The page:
The Kanō school exponents founded a widespread network of painting academies throughout Japan, which from the fifteenth century to the end of nineteenth century enjoyed the support of the ruling classes. The samurai, the Buddhist clergy and the wealthy relied on them to produce kakemono, according to the fashion of the period.
From the 17th century onwards, an emerging urban class of craftsmen and merchants encouraged the development diversified pictorial interpretations that focused on naturalistic subjects and real-life scenes.
Further painters emerged from the rigidity of these traditional patterns, supporting the innovation and development of personal styles.
Maruyama Ōkyo (Kyoto, 1733-1795)
A carp (koi) climbs up a large waterfall in order to cross the Gate of the Dragon and turn into a dragon itself. Around 1785. Ink painting and touches of color on silk, 98.3 x 35.1 cm
The exhibition itinerary is divided into five thematic sections (Flowers and birds; Anthropomorphic figures; Animals; Plants and various flowers; Landscapes) and proposes a selection of works of the major artists of that time, such as Yamamoto Baiitsu (1783-1856), Tani Bunchō (1763-1840), Kishi Ganku (1749-1838), Ogata Kōrin (1658-1716).
The exhibition begins with paintings of flowers and birds (kachō-ga) playing on an allegorical association taken from haiku poems, and continues with the representation of anthropomorphic figures, at first limited to certain Buddhist divinities, to followers or disciples of the Buddha, to portraits of Shintoist figures, or even to characters borrowed from the Chinese tradition. It was only in the eighteenth and nineteenth centuries that ordinary people started to be represented.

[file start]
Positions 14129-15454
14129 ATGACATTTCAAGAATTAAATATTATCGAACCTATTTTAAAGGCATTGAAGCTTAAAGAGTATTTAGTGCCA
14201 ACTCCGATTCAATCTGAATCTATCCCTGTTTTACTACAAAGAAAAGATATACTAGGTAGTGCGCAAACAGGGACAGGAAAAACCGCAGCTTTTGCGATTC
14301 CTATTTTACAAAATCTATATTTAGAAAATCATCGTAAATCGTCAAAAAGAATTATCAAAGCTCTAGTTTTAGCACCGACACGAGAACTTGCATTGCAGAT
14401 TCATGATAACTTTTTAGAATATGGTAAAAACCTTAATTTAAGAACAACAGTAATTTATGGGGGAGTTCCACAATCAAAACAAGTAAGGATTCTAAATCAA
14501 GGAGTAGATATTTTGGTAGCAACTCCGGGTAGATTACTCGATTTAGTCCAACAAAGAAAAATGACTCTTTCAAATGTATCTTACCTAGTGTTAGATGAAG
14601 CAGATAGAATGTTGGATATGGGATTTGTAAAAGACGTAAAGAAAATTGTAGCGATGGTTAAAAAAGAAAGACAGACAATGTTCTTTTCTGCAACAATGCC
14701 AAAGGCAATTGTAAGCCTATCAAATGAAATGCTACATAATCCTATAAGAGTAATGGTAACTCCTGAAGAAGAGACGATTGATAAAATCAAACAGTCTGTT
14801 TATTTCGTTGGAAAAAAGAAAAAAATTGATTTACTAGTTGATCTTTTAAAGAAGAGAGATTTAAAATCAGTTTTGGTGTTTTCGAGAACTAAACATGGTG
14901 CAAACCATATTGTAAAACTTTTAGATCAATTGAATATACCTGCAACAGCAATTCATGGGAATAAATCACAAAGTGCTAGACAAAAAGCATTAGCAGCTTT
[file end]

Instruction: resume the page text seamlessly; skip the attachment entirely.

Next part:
From the analysis of the iconography of animals which, unlike the one of birds, are represented in a meagre way, we come to the section of paintings that propose plants and flowers, which are related to months and seasons.
Among plants, bamboo has an important symbolic meaning that conveys a sense of flexibility, resistance and security. For many scholars and literates, the pictorial representation of bamboo was a very important exercise, closely linked in technical characteristics to calligraphy, so much so that some artists dedicated their whole life to it.
The exhibition ends with landscape paintings that convey an idealized concept of nature. These artworks often depict rivers, lakes, watercourses, ponds or streams in the foreground and mountain peaks in the background and, on a smaller scale, bridges, temples, pavilions, buildings and small human figures. It is interesting to note that this genre is almost always realized with just ink, along with occasional notes of color.
The itinerary is enriched by two original Samurai armor and a selection of nineteenth century Japanese photographs lacquer albums, from the MUSEC collections
Edited by Matthi Forrer and produced in collaboration with the Fondazione Culture e Musei of Lugano and the Fondazione Torino Musei, the catalogue offers and excursus into the discovery of Japanese painting from sixteenth to nineteenth centuries, though a selection of 180 kakemonos from the outstanding Perino Collection.
The catalogue includes:
Matthi Forrer (Amsterdam, 1948), author and expert in Japanese art and culture, is professor of material culture of pre-modern Japan at the University of Leiden.
Matthi Forrer, KAKEMONO. Five centuries of Japanese painting. The Perino Collection. SKIRA, Milano, pp.208, ISBN 978-88-572-4421-8. CHF40.